My sister and I spent a fascinating afternoon at our friend’s house learning all about sourdough artisan bread making.
I learned about wild yeasts and how to grow them. Each one, grown in different parts of the country, had a distinctly different odor and flavor depending on the kind of yeast naturally occurring in the air of that region.
We didn’t knead the dough, we gently folded it at regular intervals to slowly develop the gluten.
We shaped it into rice flour lined baskets.
We slashed the loaves with surgical precision, and then partially baked them under a dome to keep the steam in to allow the bread to rise before the crust hardened.
Our bread came out of the oven with gorgeous deep brown crusts etched with the lines from the baskets.
I came away with a huge respect for breadmaking, there is quite a science to it, especially with sourdoughs. Our afternoon session involved chemistry, history, geography and aesthetics along with the baking. All this from a simple mixture of flour, salt, and water.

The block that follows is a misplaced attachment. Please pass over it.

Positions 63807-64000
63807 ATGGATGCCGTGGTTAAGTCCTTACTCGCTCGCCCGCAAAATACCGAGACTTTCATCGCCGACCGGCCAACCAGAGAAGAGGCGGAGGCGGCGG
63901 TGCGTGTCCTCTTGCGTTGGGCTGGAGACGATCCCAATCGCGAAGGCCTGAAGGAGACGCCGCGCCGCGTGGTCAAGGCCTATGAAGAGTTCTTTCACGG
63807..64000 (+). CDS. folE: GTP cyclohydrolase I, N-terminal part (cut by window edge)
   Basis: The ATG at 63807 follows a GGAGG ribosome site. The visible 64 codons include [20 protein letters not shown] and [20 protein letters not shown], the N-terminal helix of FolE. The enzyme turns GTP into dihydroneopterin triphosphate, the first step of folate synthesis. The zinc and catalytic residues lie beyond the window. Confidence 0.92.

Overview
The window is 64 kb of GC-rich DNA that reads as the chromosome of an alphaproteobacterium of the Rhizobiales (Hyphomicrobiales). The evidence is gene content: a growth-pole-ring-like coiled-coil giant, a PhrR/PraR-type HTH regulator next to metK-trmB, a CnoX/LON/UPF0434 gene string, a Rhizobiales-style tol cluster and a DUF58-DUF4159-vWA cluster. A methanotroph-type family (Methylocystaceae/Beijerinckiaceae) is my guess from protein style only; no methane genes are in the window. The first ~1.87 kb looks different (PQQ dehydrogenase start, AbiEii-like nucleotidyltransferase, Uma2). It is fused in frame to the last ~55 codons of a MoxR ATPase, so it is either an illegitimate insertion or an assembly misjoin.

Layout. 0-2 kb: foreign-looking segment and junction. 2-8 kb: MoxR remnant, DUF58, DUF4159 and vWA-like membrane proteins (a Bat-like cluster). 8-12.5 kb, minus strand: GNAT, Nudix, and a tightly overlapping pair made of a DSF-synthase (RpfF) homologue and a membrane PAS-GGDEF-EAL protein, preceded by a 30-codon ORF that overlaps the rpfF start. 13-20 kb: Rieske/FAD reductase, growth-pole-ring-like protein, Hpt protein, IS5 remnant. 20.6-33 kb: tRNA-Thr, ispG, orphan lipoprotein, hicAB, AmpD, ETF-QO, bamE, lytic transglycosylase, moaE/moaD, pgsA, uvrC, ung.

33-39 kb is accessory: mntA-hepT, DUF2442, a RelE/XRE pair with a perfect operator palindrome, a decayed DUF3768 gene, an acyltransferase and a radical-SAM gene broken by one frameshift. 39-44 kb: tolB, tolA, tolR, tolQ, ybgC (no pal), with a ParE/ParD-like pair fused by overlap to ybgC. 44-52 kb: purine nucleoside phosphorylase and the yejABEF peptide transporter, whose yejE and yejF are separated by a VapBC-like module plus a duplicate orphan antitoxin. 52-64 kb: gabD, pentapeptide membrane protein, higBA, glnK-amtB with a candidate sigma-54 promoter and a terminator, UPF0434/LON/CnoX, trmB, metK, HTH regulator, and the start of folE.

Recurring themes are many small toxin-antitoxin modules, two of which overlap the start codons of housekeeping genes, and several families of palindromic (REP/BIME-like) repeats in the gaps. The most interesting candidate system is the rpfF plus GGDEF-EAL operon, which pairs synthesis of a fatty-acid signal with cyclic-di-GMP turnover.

Apparently there are very specific goals as far as the shaping of the slash marks on the crust, the distribution and size of air pockets, etc, but those nuances were a little lost on me, I thought it all looked and tasted amazing.
I’m going to be taking home my very own TSA friendly 3 oz jar of wild yeast starter, and I’m excited to see what kind of yeasts are floating around the Great Island.